Crimping vs Soldering

For a couple of years now I’ve been somewhat suspicious of a coaxial connection at the base of the tower. My auto tuners often covered up any issues and SWR checks often didn’t spot anything amiss.images-2

And then in the middle of a contest usually in the midst of a winter blizzard around midnight I’d get wonky SWR readings. Dawning boots over pyjamas I’d trudge out to the tower with two vice grips in hand and give the coaxial fittings another crank and all would be well.

Knowing this was not a solution, I bought a crimping kit at Dayton this year. It’s sat in a drawer now for a month. Well last night I thought I was having issues with the connection to the beam again so I dragged out my antenna analyzer and sure enough there was a 4:1 SWR showing up.

Thinking I’d just checkout what was needed to do a crimp job I opened my crimping tool box, went online to get a page of instructions and marched out to the tower base.crimping_tool_kit.161134148

I won’t bore you with the details but folks crimping is the solution especially when you’re working on LMR-400 which has a mylar inner shield which melts under the heat of a soldering iron.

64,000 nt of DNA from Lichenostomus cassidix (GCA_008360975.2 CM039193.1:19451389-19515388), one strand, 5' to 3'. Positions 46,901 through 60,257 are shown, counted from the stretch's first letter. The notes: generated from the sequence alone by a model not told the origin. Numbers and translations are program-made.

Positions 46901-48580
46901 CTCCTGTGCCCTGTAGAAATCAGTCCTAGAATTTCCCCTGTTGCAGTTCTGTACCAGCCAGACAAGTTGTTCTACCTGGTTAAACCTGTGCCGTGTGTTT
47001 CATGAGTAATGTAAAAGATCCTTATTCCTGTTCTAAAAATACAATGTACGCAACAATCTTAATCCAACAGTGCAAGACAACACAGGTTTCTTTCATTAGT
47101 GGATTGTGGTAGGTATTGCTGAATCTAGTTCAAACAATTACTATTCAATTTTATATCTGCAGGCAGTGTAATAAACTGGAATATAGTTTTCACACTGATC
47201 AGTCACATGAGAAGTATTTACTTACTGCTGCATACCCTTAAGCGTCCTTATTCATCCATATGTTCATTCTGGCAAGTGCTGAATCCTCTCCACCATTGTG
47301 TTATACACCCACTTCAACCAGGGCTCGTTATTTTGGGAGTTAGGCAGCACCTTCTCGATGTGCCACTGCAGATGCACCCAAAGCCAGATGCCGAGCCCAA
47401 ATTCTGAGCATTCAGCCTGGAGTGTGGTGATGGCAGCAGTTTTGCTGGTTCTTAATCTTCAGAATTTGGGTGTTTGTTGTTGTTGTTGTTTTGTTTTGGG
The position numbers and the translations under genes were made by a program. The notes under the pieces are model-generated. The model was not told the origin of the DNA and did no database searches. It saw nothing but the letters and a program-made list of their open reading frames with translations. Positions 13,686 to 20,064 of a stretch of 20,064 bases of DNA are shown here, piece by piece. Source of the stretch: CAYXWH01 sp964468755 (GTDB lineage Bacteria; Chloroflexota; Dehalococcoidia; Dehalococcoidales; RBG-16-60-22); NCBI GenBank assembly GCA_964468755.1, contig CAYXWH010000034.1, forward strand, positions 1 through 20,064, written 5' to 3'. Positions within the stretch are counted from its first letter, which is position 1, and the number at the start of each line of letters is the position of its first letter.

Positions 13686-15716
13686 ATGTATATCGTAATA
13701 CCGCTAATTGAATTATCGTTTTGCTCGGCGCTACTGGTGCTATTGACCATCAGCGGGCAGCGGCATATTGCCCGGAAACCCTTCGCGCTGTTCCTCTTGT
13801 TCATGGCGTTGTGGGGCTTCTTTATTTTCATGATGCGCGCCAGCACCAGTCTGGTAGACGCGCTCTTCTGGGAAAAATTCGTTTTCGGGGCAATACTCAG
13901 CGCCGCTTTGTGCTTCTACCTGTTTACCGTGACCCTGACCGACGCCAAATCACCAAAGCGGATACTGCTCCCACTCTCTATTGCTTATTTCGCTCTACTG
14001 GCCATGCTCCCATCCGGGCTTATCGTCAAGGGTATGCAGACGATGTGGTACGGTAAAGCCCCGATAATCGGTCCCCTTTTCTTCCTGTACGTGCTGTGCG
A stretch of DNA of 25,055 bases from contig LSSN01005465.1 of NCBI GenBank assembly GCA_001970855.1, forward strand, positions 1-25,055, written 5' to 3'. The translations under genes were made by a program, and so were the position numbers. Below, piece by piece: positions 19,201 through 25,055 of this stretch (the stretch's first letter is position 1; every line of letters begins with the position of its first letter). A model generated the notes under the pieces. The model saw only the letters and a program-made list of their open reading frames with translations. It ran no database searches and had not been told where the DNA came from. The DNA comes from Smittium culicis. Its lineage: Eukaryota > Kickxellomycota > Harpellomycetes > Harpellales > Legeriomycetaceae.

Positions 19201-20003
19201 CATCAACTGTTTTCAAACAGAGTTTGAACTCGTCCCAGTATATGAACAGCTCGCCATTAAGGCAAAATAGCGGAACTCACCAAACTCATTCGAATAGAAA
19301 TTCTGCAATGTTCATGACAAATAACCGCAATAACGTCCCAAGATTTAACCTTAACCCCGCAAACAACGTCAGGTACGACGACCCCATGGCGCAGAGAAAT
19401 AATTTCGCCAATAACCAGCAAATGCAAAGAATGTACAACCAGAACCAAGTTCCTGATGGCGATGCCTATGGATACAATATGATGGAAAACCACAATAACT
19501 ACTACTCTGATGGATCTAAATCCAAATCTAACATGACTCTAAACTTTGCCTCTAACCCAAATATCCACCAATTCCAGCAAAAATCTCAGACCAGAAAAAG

The whole crimping job took a 1/10th of the time it would have taken to solder the joint.

Normally I’d have to drag 75′ of heavy-duty extension cord out to the tower. I’ve got a massive roofing soldering iron which takes 20 minutes to heat and almost an hour to cool off. Using a knife to prepare the coax is both inefficient and dangerous as there’s a lot of force needed to cut some coax cables.images

The crimping kit I bought for $100 rips though coax like it was string. The cutters are very good and the crimper is easy to use.

Went back to the shack and the SWR is now 1:1.5 or so at 7030 dropping to a low point at 7080 or so. very cool.

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About Peter West

I am retired. I'm invested into bike riding, guitar playing, yoga and Ham Radio. I am a former photojournalist, newspaper and magazine editor and public relations practitioner with national, regional and local experience. A long-time member of Toastmasters International and an active Amateur Radio (Ham) operator here in Canada I am taking on new challenges.

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